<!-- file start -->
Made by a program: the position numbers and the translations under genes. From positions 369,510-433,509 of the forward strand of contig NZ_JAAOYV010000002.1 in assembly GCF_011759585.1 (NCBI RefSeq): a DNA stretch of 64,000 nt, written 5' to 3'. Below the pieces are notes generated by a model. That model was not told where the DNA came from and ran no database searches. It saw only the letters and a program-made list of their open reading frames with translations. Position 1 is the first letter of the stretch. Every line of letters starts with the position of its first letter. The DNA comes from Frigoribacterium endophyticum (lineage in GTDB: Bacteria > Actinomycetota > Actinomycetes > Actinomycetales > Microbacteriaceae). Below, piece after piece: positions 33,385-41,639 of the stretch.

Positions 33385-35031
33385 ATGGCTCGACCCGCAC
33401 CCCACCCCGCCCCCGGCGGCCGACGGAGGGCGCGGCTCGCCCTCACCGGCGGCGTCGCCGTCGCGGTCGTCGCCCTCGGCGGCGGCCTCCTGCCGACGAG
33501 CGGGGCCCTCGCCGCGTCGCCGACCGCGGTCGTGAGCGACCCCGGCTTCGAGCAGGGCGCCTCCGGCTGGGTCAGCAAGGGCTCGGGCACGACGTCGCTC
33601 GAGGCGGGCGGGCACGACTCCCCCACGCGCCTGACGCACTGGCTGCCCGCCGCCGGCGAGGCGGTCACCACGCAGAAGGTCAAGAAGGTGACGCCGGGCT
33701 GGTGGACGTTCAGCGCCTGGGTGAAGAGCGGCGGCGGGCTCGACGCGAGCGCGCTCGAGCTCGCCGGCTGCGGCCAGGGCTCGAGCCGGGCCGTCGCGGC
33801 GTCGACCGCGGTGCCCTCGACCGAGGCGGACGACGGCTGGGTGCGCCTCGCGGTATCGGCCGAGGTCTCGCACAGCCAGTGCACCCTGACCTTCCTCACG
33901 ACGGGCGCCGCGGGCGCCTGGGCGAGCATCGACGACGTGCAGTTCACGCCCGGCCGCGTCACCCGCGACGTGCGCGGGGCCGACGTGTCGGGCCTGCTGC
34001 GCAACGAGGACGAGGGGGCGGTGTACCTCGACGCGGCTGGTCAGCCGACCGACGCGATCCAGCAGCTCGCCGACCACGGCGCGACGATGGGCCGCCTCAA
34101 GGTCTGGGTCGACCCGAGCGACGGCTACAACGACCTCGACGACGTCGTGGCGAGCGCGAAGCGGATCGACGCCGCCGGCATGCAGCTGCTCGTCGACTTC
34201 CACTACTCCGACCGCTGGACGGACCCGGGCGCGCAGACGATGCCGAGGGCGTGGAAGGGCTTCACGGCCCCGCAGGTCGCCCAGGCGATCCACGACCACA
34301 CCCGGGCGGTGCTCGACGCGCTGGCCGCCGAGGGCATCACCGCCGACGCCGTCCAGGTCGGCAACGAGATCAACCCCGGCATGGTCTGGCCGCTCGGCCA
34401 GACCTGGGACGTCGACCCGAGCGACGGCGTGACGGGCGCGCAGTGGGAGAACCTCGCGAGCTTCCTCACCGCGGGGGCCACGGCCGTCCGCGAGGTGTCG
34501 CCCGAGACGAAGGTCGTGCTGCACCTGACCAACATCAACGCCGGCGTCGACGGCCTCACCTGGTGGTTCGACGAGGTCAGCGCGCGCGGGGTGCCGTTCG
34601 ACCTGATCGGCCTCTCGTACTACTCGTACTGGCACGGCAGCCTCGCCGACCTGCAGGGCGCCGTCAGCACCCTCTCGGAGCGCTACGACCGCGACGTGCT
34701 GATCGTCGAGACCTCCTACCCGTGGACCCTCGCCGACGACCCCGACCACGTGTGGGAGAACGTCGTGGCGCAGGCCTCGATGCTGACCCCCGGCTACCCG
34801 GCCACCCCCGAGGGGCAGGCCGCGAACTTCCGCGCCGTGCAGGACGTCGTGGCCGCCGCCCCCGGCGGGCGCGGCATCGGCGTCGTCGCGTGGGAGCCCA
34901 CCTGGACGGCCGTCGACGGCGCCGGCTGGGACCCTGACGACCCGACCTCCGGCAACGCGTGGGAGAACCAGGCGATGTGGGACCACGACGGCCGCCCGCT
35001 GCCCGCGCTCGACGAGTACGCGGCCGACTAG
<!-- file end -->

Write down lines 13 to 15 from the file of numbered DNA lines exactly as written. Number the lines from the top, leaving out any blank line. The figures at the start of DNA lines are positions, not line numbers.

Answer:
34301 CCCGGGCGGTGCTCGACGCGCTGGCCGCCGAGGGCATCACCGCCGACGCCGTCCAGGTCGGCAACGAGATCAACCCCGGCATGGTCTGGCCGCTCGGCCA
34401 GACCTGGGACGTCGACCCGAGCGACGGCGTGACGGGCGCGCAGTGGGAGAACCTCGCGAGCTTCCTCACCGCGGGGGCCACGGCCGTCCGCGAGGTGTCG
34501 CCCGAGACGAAGGTCGTGCTGCACCTGACCAACATCAACGCCGGCGTCGACGGCCTCACCTGGTGGTTCGACGAGGTCAGCGCGCGCGGGGTGCCGTTCG